Malaria is a severe disease causing significant morbidity and mortality. The disease is caused by the Plasmodium species of parasites that belong to the phylum Apicomplexa. Transmission of the parasite requires the completion of its life cycle in the mosquito involving the invasion of salivary glands. MAEBL is a chimeric protein present in the micronemes of sporozoites that invade salivary glands and has been shown to be essential to invasion. My hypothesis is that successful invasion of salivary glands requires the recognition of a specific receptor by MAEBL on salivary glands. We expect that this recognition is dependent on interactions with glycosaminoglycans and conformation of the ligand domain M2 of MAEBL, which is a domain, rich in cysteines and other residues typically important for 3D structure. The aims of my research are: 1) To gain insights into the structure of ligand domain M2 and to determine its function of in the invasion of mosquito salivary glands, 2) To study the role of glycosaminoglycans in MAEBL ligand-receptor interactions.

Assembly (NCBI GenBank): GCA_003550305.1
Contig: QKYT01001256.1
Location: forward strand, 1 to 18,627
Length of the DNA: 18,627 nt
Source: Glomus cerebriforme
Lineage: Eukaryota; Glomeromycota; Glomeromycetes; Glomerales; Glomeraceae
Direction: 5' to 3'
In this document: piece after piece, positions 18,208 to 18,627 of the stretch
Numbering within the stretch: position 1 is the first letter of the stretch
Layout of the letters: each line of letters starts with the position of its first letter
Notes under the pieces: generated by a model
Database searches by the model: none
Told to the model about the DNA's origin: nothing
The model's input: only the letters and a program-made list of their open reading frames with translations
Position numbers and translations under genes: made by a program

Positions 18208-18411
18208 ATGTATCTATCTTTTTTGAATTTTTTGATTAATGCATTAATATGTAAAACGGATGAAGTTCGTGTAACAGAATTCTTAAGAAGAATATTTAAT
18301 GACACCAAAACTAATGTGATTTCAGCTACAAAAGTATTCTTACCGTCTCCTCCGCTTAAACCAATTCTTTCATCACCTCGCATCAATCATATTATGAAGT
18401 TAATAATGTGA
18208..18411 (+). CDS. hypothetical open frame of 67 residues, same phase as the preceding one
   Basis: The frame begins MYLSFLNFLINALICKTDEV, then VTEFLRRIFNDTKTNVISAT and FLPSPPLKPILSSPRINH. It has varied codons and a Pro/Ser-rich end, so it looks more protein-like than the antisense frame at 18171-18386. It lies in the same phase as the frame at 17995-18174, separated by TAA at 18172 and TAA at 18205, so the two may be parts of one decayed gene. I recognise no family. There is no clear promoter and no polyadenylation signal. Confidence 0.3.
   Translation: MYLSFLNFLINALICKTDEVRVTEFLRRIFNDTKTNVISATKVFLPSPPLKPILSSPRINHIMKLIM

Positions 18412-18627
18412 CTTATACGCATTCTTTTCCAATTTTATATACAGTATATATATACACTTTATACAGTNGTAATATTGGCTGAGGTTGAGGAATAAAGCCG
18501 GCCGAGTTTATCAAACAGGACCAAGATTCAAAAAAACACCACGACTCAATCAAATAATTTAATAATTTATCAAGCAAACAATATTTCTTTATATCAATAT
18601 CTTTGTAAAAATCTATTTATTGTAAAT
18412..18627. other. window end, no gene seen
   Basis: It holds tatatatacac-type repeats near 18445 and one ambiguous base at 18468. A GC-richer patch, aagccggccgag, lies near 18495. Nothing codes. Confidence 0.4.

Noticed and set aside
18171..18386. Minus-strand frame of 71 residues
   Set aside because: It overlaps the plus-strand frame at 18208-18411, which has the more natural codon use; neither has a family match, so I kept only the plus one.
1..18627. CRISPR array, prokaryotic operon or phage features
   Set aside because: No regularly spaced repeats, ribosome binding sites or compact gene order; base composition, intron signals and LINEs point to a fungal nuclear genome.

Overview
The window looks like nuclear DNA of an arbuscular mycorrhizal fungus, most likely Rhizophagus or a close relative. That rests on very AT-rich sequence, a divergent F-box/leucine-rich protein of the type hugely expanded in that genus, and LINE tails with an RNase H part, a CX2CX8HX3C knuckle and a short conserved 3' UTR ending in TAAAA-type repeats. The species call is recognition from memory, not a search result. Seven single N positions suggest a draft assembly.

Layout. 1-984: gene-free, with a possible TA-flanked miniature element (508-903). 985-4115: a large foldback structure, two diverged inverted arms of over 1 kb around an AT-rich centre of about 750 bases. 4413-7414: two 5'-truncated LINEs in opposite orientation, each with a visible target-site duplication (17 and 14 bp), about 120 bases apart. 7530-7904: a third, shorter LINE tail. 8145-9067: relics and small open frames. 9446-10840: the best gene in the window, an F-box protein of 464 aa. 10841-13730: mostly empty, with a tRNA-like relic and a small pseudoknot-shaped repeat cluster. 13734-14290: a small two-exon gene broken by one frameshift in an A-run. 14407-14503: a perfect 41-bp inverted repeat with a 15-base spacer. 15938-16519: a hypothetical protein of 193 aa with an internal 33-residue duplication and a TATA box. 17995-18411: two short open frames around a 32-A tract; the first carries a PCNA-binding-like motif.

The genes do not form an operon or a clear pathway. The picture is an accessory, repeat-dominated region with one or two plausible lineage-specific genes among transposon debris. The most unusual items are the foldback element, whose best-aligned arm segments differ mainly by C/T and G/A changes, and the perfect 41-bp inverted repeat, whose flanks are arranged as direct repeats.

To understand the function of MAEBL ligand domains in the invasion of mosquito salivary glands, the ligand domain M2, and the subdomains of M2, M2sd1 and M2sd2 were cloned and expressed in the BL21(DE3)pLysE strain of E.coli. Refolded, recombinant proteins were analyzed by LC-MS/MS mass spectrometry. We performed binding assays using these recombinant proteins with Anopheles stephensi salivary glands. Our results showed that refolded, recombinant, ligand domain M2 binds to mosquito salivary glands, while reduced and alkylated protein fails to bind. MAEBL ligand domain binding was dependent on a protease-sensitive epitope. Additional analysis using a panel of sulfated glycosaminoglycans suggested an essential role for these molecules in receptor recognition.